Credit history: If you miss a payment on your mobile contract
Published 26 April 2016 by Emily Bancroft
Get your budgeting sorted or you could make it harder to borrow in the future.
If you’ve got a lot of bills to pay every month, it’s no surprise if one of these slips through the net. After all, you’ve got to remember your rent or mortgage, your utility bills, payments for your car – not to mention broadband, TV and phone bills.
But missing a bill can mean more than just a late payment charge – it can also affect your credit history. That’s why a strong budget is really important to make sure you can afford all of your bills every month. Let’s take a look at how you can do this.
Contracts and credit
When you forget to make a mobile phone contract payment or you miss another bill, this will show up on your credit history. This means that if you want to borrow money or take out credit in the future, you might find this harder because of your missed payment.
Research* carried out for us last year found that one in seven respondents admitted paying a mobile phone bill late, or even missing it entirely. This missed bill would then stay on their credit history for six years.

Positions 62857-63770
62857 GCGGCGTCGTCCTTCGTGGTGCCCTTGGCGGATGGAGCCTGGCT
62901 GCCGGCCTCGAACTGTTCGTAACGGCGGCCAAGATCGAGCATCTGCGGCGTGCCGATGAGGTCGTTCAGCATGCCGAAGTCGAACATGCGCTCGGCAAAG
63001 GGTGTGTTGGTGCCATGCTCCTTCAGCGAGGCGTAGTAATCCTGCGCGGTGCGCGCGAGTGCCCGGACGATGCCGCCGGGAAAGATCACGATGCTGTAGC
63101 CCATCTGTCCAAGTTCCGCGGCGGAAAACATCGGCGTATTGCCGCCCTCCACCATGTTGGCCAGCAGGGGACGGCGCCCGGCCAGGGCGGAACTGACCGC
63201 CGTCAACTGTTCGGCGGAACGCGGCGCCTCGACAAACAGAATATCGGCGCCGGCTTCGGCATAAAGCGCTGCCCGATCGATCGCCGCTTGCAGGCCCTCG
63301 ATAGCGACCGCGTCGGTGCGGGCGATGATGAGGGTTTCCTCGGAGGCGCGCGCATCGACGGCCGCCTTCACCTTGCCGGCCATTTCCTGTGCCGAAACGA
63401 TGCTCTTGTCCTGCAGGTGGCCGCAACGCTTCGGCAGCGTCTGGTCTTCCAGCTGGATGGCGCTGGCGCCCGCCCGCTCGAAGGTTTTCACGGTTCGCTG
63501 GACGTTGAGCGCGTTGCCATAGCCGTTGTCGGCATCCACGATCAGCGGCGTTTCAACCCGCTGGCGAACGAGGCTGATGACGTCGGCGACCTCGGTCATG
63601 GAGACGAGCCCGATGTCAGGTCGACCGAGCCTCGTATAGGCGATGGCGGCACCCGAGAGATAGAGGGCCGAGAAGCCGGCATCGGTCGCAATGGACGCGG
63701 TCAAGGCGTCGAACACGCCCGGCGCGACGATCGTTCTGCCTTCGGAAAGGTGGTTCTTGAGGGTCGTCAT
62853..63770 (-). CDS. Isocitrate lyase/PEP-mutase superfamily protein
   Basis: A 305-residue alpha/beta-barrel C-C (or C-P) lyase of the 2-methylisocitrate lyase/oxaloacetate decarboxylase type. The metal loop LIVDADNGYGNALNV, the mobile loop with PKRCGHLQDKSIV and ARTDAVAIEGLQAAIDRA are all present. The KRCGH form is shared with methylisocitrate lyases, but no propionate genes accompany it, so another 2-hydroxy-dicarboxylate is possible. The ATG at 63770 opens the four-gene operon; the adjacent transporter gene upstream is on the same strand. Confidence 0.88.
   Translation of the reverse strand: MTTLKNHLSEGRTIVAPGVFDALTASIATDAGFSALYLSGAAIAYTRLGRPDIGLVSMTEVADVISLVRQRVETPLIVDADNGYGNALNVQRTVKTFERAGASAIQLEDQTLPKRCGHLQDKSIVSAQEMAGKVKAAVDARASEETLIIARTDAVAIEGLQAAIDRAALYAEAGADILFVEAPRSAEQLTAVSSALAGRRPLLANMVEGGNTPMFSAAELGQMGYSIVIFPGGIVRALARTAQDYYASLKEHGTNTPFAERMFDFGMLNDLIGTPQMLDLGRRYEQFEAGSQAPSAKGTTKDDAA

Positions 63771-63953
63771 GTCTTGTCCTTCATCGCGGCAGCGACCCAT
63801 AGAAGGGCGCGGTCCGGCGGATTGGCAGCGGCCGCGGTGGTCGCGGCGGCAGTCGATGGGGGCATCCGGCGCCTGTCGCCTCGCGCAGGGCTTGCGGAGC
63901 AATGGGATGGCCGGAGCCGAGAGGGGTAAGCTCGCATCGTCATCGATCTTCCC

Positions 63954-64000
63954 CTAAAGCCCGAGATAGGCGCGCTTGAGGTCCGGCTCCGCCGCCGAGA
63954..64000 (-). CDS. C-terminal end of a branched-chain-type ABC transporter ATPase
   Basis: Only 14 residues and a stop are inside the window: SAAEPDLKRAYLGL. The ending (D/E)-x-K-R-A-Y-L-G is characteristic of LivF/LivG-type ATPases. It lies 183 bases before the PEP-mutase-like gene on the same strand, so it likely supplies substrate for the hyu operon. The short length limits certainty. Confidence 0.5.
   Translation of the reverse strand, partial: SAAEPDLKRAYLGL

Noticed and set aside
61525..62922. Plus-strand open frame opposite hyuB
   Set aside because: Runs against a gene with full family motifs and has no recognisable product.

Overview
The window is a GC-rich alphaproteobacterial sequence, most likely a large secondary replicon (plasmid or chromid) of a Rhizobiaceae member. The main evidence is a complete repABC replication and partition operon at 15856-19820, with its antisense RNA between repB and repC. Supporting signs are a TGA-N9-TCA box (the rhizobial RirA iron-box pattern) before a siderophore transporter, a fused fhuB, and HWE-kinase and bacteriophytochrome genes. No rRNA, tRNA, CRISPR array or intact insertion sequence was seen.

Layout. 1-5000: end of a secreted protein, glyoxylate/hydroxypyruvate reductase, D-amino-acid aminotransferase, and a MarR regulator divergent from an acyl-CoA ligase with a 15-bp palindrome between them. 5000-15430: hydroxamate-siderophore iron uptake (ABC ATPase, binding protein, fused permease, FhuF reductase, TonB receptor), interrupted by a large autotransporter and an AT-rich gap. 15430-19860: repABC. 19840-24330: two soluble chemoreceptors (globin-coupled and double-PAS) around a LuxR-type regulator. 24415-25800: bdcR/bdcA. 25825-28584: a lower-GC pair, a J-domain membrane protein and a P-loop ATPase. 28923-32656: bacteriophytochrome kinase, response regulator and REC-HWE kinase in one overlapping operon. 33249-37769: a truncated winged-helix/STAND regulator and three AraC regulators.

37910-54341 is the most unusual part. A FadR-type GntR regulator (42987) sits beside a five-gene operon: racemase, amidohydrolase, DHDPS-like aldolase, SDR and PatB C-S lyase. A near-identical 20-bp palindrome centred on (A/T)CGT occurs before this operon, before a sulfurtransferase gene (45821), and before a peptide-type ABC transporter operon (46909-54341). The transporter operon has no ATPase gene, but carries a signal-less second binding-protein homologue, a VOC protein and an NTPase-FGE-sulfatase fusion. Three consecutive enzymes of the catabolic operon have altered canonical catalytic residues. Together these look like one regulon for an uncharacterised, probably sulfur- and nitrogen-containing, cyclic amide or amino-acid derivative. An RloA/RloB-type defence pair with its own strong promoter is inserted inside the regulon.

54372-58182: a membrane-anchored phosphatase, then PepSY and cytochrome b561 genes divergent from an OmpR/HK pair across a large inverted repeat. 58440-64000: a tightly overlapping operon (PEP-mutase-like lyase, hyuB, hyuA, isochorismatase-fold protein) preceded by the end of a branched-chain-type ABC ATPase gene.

If you’ve done this, it could be that you simply forgot the bill. Setting up a Direct Debit could be a good idea, as it means the money will just go out of your account automatically every month – you won’t have to make any payments manually.
Another reason why you might have missed a mobile phone payment is that you just couldn’t afford it. As soon as you realise you’re not going to meet your phone contract bill, get in touch with your network provider. They can arrange a payment plan for you and this means you won’t get a late payment charge or a mark on your credit history.
Plan your budget
You can avoid missing your bills by putting together a comprehensive budget. This will let you know how much you have to spend in a month and what bills you need to cover – so you shouldn’t ever forget anything important. You can read more about making a budget plan with our definitive guide to budgeting.
A budgeting account like the thinkmoney Current Account is another way you could stay in control of your finances. With the thinkmoney Current Account, we’ll set aside the money needed to cover the regular bills you tell us about from any incomes you get. You can then spend what’s leftover, safe in the knowledge that your bills are covered.
The thinkmoney account has a monthly management fee of £10 – you can read more about this and the account here.
*OnePoll questioned a nationally representative sample of 2,000 adults aged 18 and over between 2nd May and 12th May 2014, of whom 500 were Scottish residents.